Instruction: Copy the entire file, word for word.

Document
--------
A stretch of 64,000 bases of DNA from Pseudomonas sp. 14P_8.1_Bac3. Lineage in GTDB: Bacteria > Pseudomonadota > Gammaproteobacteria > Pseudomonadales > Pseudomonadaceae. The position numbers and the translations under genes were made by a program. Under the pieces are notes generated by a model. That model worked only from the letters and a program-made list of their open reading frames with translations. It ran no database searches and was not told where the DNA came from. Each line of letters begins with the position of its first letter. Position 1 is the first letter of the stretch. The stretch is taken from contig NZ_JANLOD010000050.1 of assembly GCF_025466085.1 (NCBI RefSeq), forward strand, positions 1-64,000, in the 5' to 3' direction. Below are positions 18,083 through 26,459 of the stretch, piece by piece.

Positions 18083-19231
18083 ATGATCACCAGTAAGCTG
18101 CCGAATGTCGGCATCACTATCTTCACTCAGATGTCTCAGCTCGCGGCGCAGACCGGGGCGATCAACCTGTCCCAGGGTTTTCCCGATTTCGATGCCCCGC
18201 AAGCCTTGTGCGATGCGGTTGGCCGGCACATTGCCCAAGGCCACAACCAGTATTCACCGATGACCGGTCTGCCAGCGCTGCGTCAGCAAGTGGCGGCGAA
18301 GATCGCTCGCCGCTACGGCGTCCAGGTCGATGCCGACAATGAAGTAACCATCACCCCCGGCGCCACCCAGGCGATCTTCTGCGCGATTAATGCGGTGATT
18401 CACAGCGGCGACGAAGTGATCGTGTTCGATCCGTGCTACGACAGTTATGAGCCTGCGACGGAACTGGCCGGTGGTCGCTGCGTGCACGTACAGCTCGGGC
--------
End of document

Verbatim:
A stretch of 64,000 bases of DNA from Pseudomonas sp. 14P_8.1_Bac3. Lineage in GTDB: Bacteria > Pseudomonadota > Gammaproteobacteria > Pseudomonadales > Pseudomonadaceae. The position numbers and the translations under genes were made by a program. Under the pieces are notes generated by a model. That model worked only from the letters and a program-made list of their open reading frames with translations. It ran no database searches and was not told where the DNA came from. Each line of letters begins with the position of its first letter. Position 1 is the first letter of the stretch. The stretch is taken from contig NZ_JANLOD010000050.1 of assembly GCF_025466085.1 (NCBI RefSeq), forward strand, positions 1-64,000, in the 5' to 3' direction. Below are positions 18,083 through 26,459 of the stretch, piece by piece.

Positions 18083-19231
18083 ATGATCACCAGTAAGCTG
18101 CCGAATGTCGGCATCACTATCTTCACTCAGATGTCTCAGCTCGCGGCGCAGACCGGGGCGATCAACCTGTCCCAGGGTTTTCCCGATTTCGATGCCCCGC
18201 AAGCCTTGTGCGATGCGGTTGGCCGGCACATTGCCCAAGGCCACAACCAGTATTCACCGATGACCGGTCTGCCAGCGCTGCGTCAGCAAGTGGCGGCGAA
18301 GATCGCTCGCCGCTACGGCGTCCAGGTCGATGCCGACAATGAAGTAACCATCACCCCCGGCGCCACCCAGGCGATCTTCTGCGCGATTAATGCGGTGATT
18401 CACAGCGGCGACGAAGTGATCGTGTTCGATCCGTGCTACGACAGTTATGAGCCTGCGACGGAACTGGCCGGTGGTCGCTGCGTGCACGTACAGCTCGGGC